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UTAS project receives national tick of approval

INFRASTRUCTURE Australia has approved the business case for the relocation of the University of Tasmania’s (UTAS) Science, Technology, Engineering and Mathematics (STEM) facilities to the Hobart CBD.

The nation’s independent infrastructure advisor has also added the project to the Infrastructure Priority List.

UTAS vice-chancellor Peter Rathjen said the project would build Tasmania’s capacity in the crucial STEM projects, as well as attract new enterprises and industries to the state.

“These were the pillars of the business case that was provided to Infrastructure Australia,” Prof Rathjen said.

“Many of the most advanced economies in the world are investing in higher education as a priority and this makes sense given the pivotal role innovation and human capital must play in our social and economic future.”

Infrastructure Australian chairman Mark Birrell said STEM skills were increasingly important for Australia’s economic competitiveness.

“Shifting the university’s STEM facilities to a new purpose-built factory in Hobart’s CBD will boost the state economy and show the major benefits that come from strategic infrastructure investment,” he said.

“With the university’s existing STEM facilities nearing the end of their usable life, the proposed relocation to the Hobart CBD has the potential to drive a 60 per cent increase in undergraduate demand.”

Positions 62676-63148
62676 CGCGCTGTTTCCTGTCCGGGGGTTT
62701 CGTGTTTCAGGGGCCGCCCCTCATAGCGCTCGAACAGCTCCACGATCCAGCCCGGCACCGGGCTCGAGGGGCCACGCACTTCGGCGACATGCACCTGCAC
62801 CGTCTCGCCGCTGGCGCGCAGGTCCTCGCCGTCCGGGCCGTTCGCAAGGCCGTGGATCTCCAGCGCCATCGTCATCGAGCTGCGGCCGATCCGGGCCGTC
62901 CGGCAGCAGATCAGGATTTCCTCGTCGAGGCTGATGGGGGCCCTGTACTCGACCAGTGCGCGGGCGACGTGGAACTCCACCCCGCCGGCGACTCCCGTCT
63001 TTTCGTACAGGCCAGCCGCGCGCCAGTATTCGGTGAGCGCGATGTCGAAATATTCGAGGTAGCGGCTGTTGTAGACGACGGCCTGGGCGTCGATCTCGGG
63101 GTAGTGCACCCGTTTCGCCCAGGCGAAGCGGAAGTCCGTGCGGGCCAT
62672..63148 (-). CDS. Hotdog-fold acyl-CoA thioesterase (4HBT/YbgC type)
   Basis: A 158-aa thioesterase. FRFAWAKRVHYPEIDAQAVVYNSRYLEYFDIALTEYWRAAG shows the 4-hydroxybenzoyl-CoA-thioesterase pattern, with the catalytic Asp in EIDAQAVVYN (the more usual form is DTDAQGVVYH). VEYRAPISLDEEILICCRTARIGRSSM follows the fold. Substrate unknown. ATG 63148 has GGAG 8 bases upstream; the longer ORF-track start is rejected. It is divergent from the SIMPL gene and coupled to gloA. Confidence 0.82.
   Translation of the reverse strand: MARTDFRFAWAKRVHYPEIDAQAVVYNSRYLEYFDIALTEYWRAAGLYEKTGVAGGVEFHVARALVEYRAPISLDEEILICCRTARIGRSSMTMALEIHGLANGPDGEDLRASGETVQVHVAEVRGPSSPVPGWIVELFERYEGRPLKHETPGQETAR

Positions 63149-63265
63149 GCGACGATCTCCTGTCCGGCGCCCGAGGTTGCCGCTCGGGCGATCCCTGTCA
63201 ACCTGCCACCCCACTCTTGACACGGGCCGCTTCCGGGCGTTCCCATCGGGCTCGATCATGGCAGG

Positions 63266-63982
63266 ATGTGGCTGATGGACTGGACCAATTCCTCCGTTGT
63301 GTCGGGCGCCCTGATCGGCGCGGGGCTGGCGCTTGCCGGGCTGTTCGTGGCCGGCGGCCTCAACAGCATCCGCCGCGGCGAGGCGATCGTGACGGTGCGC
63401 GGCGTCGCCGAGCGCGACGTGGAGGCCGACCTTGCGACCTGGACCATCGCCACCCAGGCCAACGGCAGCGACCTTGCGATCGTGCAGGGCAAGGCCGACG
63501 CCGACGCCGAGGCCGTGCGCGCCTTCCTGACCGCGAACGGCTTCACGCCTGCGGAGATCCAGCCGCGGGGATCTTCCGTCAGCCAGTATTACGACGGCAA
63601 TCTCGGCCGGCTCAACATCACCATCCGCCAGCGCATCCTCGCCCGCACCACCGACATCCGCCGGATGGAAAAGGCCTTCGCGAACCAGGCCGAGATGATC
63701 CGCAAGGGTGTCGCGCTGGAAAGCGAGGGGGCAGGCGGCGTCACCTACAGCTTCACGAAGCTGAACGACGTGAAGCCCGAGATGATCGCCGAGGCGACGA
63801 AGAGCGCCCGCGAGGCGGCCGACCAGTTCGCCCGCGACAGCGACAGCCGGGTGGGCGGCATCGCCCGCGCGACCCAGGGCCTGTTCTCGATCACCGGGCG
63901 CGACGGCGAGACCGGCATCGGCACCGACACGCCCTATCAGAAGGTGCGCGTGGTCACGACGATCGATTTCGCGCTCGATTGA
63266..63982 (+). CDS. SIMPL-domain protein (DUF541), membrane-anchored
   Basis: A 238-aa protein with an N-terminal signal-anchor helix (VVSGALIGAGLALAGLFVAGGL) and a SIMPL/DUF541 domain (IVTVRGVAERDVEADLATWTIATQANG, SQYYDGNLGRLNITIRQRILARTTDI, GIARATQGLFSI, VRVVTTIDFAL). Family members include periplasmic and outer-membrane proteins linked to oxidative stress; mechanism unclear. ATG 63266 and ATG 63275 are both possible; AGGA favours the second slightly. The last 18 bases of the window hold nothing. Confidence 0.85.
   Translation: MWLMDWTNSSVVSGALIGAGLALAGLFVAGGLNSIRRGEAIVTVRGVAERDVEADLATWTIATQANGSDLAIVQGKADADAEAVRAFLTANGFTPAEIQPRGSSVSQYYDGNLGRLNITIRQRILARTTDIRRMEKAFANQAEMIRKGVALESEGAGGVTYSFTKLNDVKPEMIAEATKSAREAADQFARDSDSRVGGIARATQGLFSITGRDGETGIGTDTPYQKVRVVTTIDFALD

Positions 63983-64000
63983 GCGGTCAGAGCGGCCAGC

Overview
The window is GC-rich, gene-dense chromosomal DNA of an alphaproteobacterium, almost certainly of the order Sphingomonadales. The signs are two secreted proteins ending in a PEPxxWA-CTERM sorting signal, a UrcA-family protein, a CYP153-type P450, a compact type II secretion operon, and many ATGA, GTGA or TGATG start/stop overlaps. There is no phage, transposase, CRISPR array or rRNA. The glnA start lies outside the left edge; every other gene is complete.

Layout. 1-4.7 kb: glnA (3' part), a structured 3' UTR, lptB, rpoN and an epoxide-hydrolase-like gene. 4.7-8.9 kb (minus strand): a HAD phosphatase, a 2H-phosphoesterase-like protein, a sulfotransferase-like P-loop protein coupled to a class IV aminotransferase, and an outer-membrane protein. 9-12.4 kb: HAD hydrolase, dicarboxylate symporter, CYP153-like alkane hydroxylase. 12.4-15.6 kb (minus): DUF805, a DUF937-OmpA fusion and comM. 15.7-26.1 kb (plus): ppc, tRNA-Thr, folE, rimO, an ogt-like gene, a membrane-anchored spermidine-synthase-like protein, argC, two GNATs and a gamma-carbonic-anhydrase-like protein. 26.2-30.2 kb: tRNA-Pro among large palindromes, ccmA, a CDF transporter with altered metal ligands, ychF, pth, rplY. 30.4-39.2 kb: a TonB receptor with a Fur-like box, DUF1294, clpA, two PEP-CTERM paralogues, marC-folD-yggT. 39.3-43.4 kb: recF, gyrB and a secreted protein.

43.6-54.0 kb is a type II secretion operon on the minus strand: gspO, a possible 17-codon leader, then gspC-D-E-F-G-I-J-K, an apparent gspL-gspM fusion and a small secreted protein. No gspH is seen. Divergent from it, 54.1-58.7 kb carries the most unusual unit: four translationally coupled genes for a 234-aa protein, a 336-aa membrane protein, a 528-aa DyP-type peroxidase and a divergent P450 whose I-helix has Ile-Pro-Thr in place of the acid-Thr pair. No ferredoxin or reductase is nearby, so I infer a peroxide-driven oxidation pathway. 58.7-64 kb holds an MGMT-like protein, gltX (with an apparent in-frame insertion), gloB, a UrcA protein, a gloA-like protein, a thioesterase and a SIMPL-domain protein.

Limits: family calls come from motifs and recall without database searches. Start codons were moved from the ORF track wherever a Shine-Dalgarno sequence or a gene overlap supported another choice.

The Infrastructure Priority List is developed based on the data from the Australian Infrastructure Audit and extensive consultation with state and territory governments.

Speaker of the House of Assembly and Liberal Member for Denison Elise Archer said that if funding was secured, and the project proceeded, Hobart had the potential to become one of the world’s great university cities with a particular focus on STEM, medical research and a thriving arts precinct.

“Projects like this not only make UTAS an exciting place to study for local, interstate and overseas students, but the flow-on benefits to the wider community are enormous,” she said.

“I congratulate the vice-chancellor and his team on this national recognition, and I look forward to working with all parties to see this project proceed further.”

Caption: From left, Dean of the UTAS Science, Engineering and Technology Faculty, Professor Brian Yates, Infrastructure Australia Chairman, Mark Birrell, UTAS Vice Chancellor, Prof. Peter Rathjen, Liberal Senator for Tasmania, Eric Abetz, and Speaker of the House of Assembly and Liberal Member for Denison, Elise Archer.

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